Narcissistic entitlement has nothing to do with genuine self-esteem, which comes from real accomplishment and being true to one’s own ideals. Individuals who feel entitled to respect without giving it in return, or who expect rewards without effort, or a life free of discomfort, are forfeiting any power they might have to shape their own destiny. They assume an essentially passive role and count on outside forces to make them happy. When what they expect doesn’t happen, they feel impotent. By claiming entitlement, they demand to live in the fantasy world of the one-year-old child. No wonder they’re enraged. ― Sandy Hotchkiss

“I found peace of mind when I walked away from small fights not worth fighting. I stopped fighting for people who gossiped about me. I stopped fighting for those who didn’t respect me. I quit worrying about those who wouldn’t value me for being me.”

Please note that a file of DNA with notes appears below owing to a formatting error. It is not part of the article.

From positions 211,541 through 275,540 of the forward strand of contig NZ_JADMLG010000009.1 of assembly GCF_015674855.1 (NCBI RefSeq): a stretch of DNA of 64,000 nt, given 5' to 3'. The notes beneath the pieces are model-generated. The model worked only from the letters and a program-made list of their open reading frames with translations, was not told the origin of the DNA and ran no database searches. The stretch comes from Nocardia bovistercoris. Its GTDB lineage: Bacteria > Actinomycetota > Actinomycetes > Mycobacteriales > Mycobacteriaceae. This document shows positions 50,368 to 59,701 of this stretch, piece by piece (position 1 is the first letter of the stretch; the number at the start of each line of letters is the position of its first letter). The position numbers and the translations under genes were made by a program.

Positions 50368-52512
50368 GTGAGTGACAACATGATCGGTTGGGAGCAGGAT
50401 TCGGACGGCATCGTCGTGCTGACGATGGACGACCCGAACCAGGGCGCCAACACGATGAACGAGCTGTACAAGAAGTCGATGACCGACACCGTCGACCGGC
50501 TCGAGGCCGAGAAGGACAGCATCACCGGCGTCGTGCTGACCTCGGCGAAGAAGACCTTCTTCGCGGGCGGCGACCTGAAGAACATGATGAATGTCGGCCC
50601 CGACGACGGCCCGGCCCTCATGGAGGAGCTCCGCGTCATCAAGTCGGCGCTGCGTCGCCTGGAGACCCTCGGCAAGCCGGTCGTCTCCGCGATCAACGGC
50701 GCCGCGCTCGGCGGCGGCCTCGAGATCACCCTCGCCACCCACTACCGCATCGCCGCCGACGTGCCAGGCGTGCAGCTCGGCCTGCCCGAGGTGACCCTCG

― Dana Arcuri

Article from Optimal Positivity Quotes from Goodreads

If You Were Lucky

“I thought of all the others who had tried to tie her to the ground and failed. So I resisted showing her the songs and poems I had written, knowing that too much truth can ruin a thing. And if that meant she wasn’t entirely mine, what of it? I would be the one she could always return to without fear of recrimination or question. So I did not try to win her and contented myself with playing a beautiful game. But there was always a part of me that hoped for more, and so there was a part of me that was always a fool.”